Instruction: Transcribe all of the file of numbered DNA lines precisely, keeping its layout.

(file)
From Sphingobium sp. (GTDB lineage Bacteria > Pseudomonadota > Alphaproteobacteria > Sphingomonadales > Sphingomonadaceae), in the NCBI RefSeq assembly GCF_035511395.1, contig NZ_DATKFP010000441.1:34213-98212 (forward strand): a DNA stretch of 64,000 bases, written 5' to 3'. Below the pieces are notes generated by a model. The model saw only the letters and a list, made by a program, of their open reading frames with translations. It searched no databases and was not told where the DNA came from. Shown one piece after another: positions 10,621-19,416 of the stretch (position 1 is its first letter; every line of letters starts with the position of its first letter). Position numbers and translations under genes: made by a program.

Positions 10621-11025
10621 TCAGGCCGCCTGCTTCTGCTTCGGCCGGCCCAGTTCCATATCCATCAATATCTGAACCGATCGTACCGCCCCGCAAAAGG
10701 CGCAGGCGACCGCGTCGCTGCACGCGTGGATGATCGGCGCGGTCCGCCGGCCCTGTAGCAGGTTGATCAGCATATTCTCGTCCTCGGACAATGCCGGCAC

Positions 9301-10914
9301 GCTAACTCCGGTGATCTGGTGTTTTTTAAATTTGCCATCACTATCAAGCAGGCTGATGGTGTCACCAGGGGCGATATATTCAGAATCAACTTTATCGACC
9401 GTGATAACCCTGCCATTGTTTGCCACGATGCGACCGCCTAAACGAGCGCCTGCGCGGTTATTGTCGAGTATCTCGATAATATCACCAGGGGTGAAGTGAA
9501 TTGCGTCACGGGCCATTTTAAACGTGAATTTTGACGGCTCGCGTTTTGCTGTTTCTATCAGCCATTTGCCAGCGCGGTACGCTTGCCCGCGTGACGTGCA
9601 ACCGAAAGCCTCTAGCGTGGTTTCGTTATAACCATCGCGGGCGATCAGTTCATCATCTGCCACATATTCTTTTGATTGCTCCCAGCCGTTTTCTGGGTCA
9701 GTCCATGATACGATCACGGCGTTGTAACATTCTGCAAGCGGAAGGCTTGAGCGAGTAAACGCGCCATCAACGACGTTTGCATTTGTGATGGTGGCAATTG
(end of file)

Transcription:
From Sphingobium sp. (GTDB lineage Bacteria > Pseudomonadota > Alphaproteobacteria > Sphingomonadales > Sphingomonadaceae), in the NCBI RefSeq assembly GCF_035511395.1, contig NZ_DATKFP010000441.1:34213-98212 (forward strand): a DNA stretch of 64,000 bases, written 5' to 3'. Below the pieces are notes generated by a model. The model saw only the letters and a list, made by a program, of their open reading frames with translations. It searched no databases and was not told where the DNA came from. Shown one piece after another: positions 10,621-19,416 of the stretch (position 1 is its first letter; every line of letters starts with the position of its first letter). Position numbers and translations under genes: made by a program.

Positions 10621-11025
10621 TCAGGCCGCCTGCTTCTGCTTCGGCCGGCCCAGTTCCATATCCATCAATATCTGAACCGATCGTACCGCCCCGCAAAAGG
10701 CGCAGGCGACCGCGTCGCTGCACGCGTGGATGATCGGCGCGGTCCGCCGGCCCTGTAGCAGGTTGATCAGCATATTCTCGTCCTCGGACAATGCCGGCAC

Positions 9301-10914
9301 GCTAACTCCGGTGATCTGGTGTTTTTTAAATTTGCCATCACTATCAAGCAGGCTGATGGTGTCACCAGGGGCGATATATTCAGAATCAACTTTATCGACC
9401 GTGATAACCCTGCCATTGTTTGCCACGATGCGACCGCCTAAACGAGCGCCTGCGCGGTTATTGTCGAGTATCTCGATAATATCACCAGGGGTGAAGTGAA
9501 TTGCGTCACGGGCCATTTTAAACGTGAATTTTGACGGCTCGCGTTTTGCTGTTTCTATCAGCCATTTGCCAGCGCGGTACGCTTGCCCGCGTGACGTGCA
9601 ACCGAAAGCCTCTAGCGTGGTTTCGTTATAACCATCGCGGGCGATCAGTTCATCATCTGCCACATATTCTTTTGATTGCTCCCAGCCGTTTTCTGGGTCA
9701 GTCCATGATACGATCACGGCGTTGTAACATTCTGCAAGCGGAAGGCTTGAGCGAGTAAACGCGCCATCAACGACGTTTGCATTTGTGATGGTGGCAATTG